• From the total amount of sake produced per year, Junmai Daiginjo and Daiginjo represent only 3-4% of the volume. Therefore, these sakes are rightly considered the pinnacle of every brewer’s skills.

Attributes associated with starter mash

生酛 – Kimoto is a traditional method of preparing a starter mash, which has been used for centuries. They used long wooden handles finished with a disc, which crush the rice into a porridge. This process is called yama-oroshi in Japanese. Today, this method is popular among some breweries, where the production was taken over by a younger brewer. 

山廃 – Yamahai is a simplified version of the previous method, which began to be used in the early 20th century. The Yamahai method omits the step of making rice porridge. Hence the name of this method, because the full name is “yama-oroshi haishi” – 山卸廃止, which means “not continuing with yama-oroshi”. Although this method was created to speed up the production of sake, it is still slower than the modern method. Today, it is mainly used for the production of sake, to which it adds earthy tones. 

速醸 – Sokujō or “rapid fermentation,” is a modern method of preparing the primary fermentation. Lactic acid, which is formed naturally during the previous two methods, is added to the base to suppress unwanted bacteria. This method usually produces lighter sake than kimoto or yamahai. Also, the use of this method is not mentioned on bottles, as it is the most common.

Attributes based on handling after main fermentation

生酒 – Namazake is unpasteurized sake that must be stored in the refrigerator and has a shorter shelf-life than classic sake.

原酒 – Genshu is undiluted sake. Most sake is diluted with water from the original 18-20% after fermentation, to 15-16% alcohol. Genshu is not diluted.

無濾過 – Muroka means unfiltered sake. In this case, however, it is not a filtration through carbon filters, or in other words it is not filtered through activated charcoal filters. However, it can be filtered through various membranes, but only after the mash has been pressed and got rid of solid particles, so that it is not cloudy. Carbon filtration can remove parts of the aroma and taste, so sake with the attribute Muroka has a more pronounced taste and might have yellowish color.

濁り酒 – Nigorizake is a cloudy sake. During pressing, a coarser mesh is used and so a part of the sediment is pressed together with the liquid. The resulting sake contains rice sediment. These sakes are mixed before serving to give the resulting liquid a milky color. However they are not considered a premium sake – Seishu (see below). 

清酒 – Seishu is the official state term for sake in Japan and refers to “clear / pure sake,” a term used in official terminology to describe a sake that has been completely filtered and is therefore clear. Thus, nigori and doburoku (see below) are not considered sake under Japanese law. Nigori can gain Seishu status if the sake is first fully filtered and then part of the sediment is added to the already finished sake.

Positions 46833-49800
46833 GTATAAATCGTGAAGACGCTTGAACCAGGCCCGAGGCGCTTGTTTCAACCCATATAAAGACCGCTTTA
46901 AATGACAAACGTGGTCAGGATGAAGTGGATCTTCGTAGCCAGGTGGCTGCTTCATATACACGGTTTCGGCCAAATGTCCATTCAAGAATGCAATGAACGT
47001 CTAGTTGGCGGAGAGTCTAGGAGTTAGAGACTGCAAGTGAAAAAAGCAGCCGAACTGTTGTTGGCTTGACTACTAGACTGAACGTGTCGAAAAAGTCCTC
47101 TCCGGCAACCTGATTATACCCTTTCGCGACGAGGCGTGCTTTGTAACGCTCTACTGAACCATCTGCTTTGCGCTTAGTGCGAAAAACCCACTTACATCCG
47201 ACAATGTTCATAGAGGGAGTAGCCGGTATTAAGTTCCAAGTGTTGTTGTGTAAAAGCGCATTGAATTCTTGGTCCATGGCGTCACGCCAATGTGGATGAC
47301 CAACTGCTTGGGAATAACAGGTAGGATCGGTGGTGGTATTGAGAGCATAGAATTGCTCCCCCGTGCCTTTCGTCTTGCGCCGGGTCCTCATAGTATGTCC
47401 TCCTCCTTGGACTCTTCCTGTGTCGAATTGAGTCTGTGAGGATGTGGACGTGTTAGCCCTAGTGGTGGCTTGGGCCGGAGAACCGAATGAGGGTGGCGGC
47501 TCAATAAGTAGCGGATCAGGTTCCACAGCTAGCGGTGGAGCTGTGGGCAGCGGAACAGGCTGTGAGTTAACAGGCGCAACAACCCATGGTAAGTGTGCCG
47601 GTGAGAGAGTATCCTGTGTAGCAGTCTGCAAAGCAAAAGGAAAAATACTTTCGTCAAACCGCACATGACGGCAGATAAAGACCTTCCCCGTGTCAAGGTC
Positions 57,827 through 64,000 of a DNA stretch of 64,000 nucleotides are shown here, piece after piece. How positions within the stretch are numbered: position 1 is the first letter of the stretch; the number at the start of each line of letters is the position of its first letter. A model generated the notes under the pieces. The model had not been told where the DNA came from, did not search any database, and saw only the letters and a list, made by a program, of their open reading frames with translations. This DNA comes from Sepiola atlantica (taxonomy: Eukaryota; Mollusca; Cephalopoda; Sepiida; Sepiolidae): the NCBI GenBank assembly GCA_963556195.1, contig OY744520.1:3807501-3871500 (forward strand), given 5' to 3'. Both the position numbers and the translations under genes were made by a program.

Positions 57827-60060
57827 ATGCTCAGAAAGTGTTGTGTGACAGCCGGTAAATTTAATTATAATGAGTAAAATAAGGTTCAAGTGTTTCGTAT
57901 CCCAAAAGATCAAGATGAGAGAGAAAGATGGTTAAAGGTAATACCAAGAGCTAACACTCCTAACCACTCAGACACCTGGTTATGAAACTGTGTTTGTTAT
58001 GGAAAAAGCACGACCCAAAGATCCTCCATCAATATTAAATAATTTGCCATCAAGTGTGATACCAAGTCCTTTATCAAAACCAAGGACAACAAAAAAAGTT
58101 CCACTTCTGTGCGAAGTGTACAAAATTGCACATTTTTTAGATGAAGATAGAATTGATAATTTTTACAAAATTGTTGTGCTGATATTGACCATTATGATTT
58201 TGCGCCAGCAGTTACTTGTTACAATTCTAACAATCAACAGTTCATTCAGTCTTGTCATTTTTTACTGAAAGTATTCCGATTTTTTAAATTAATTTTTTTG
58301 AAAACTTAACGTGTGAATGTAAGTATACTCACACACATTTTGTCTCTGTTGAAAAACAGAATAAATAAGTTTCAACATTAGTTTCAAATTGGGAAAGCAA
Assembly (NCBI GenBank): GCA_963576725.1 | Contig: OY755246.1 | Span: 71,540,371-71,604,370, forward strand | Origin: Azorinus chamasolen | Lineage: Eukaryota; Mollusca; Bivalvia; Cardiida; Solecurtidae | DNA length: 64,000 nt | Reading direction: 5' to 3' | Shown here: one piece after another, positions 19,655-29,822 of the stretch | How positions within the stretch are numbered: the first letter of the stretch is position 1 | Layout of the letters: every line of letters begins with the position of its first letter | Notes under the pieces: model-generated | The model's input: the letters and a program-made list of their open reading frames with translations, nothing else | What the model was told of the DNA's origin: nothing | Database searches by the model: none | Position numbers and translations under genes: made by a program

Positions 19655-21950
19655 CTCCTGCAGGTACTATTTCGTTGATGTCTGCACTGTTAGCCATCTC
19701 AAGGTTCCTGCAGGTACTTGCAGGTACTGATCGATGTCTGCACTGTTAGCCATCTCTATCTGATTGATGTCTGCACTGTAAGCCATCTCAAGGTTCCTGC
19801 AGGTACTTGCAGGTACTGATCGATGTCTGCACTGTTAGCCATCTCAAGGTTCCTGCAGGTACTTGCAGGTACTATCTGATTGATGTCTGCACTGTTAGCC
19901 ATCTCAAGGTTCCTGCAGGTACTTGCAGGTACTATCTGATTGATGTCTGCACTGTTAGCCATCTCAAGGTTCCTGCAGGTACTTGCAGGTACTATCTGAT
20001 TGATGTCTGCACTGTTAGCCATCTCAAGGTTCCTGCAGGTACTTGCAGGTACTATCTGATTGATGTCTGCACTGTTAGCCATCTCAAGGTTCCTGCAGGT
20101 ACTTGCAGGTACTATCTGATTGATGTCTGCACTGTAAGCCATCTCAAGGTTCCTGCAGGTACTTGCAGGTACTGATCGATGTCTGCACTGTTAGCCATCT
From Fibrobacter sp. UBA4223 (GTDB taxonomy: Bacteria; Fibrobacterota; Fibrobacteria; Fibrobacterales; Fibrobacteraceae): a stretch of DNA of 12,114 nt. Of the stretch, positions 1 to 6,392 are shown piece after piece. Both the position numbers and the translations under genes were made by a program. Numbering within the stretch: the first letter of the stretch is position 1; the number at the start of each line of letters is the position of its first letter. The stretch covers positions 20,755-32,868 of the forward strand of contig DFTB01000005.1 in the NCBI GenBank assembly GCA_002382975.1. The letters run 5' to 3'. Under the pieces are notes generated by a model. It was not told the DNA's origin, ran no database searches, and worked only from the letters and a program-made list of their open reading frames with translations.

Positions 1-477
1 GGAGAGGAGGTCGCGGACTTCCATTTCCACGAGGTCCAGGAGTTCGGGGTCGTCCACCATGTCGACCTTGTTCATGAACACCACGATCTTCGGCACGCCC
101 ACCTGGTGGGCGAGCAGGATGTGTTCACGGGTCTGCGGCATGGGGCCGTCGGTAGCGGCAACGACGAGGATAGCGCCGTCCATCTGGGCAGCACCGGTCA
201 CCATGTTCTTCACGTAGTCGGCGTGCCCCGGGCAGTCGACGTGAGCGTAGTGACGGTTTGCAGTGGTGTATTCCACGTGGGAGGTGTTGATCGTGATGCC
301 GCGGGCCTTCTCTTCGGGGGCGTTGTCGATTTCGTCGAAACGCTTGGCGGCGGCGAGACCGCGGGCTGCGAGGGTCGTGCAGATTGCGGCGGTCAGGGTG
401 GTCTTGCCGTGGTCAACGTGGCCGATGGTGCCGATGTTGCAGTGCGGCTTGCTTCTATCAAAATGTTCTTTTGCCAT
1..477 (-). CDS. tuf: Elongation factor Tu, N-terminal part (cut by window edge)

古酒 – Koshu reffers to “aged sake”. Most sake is not left to mature, but this special sake can mature for years, giving it a yellowish color and honey tones..

樽酒 – Taruzake is sake, which matures in wooden barrels. The barrels are made of Japanese cedar (杉 – sugi). These barrels are very often opened on the occasion of the opening of new buildings, the conclusion of business contracts, during parties, and more. Because wood strongly influences the taste of this sake, premium sake is rarely used to fill these barrels.

搾立て – Shiboritate or “freshly pressed” sake, this designation is used for sake that has not been aged for six months in stainless steel tanks. It is usually more acidic and is therefore sometimes referred to as green or immature sake.

袋吊り – Fukurozuri refers to a method of pressing in which the liquid is separated from the sediment by hanging bags of mash in large tanks so that the liquid flows out spontaneously. Sake made by this method is sometimes referred to as shizukuzake (雫酒), which means “dripped sake”. This method is most often used for sake type Junmai Daiginjo or Daiginjo, although it does not have to be stated on the bottle. 

斗瓶囲い – Tobingakoi is a sake that, after pressing, is stored in 18-liter glass demijohns/carboys called tobin, with the toji (master brewer) choosing which sake to store there. Sake that is most often stored in tobin, is the one that will later be sent to a competition.

Other types of saké, which one can find

 甘酒 – Amazake is a traditional sweet Japanese low-alcohol drink made from fermented rice.

濁酒 – Doburoku refers to home-made sake, although this is prohibited by law in Japan. It is made by adding koji mold and water to cooked rice. It is then waited for the mixture to ferment spontaneously. It is most reminiscent of nigori with larger chunks of rice.

地酒 – Jizake refers to locally made sake. This term refers to micro sake breweries, similarly to a term known from beer brewing culture, where there are also micro breweries.

黒酒 – Kuroshu is a sake made from rice that is not milled, sometimes referred to as brown rice.

低精白酒 – Teiseihaku-shu is a term for sake that deliberately uses rice with the highest possible percentage of milling. It is generally believed that the lower the percentage of milling, the better. Since about 2005, sake has been produced in this way. Usually, the percentage of grinding is around 80%, and thanks to this, these sakes have a noticeable trace of rice in the taste.